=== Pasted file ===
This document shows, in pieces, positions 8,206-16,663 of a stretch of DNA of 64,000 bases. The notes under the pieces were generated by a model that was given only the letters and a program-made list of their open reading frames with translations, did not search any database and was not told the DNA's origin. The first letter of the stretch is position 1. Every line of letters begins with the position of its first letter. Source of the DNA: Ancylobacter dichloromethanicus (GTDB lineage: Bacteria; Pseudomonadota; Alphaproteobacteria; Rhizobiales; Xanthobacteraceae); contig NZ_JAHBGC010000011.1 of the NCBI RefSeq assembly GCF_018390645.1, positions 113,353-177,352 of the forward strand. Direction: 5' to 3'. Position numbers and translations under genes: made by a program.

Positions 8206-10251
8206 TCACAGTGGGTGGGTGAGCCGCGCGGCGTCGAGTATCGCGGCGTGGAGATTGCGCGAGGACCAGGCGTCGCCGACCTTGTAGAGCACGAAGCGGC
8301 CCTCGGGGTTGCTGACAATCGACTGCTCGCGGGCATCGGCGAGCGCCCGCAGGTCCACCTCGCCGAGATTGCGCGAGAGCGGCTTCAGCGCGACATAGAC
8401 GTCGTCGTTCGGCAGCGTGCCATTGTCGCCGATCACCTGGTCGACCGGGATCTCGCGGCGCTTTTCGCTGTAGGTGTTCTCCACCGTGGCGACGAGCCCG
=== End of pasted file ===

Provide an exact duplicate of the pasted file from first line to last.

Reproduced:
This document shows, in pieces, positions 8,206-16,663 of a stretch of DNA of 64,000 bases. The notes under the pieces were generated by a model that was given only the letters and a program-made list of their open reading frames with translations, did not search any database and was not told the DNA's origin. The first letter of the stretch is position 1. Every line of letters begins with the position of its first letter. Source of the DNA: Ancylobacter dichloromethanicus (GTDB lineage: Bacteria; Pseudomonadota; Alphaproteobacteria; Rhizobiales; Xanthobacteraceae); contig NZ_JAHBGC010000011.1 of the NCBI RefSeq assembly GCF_018390645.1, positions 113,353-177,352 of the forward strand. Direction: 5' to 3'. Position numbers and translations under genes: made by a program.

Positions 8206-10251
8206 TCACAGTGGGTGGGTGAGCCGCGCGGCGTCGAGTATCGCGGCGTGGAGATTGCGCGAGGACCAGGCGTCGCCGACCTTGTAGAGCACGAAGCGGC
8301 CCTCGGGGTTGCTGACAATCGACTGCTCGCGGGCATCGGCGAGCGCCCGCAGGTCCACCTCGCCGAGATTGCGCGAGAGCGGCTTCAGCGCGACATAGAC
8401 GTCGTCGTTCGGCAGCGTGCCATTGTCGCCGATCACCTGGTCGACCGGGATCTCGCGGCGCTTTTCGCTGTAGGTGTTCTCCACCGTGGCGACGAGCCCG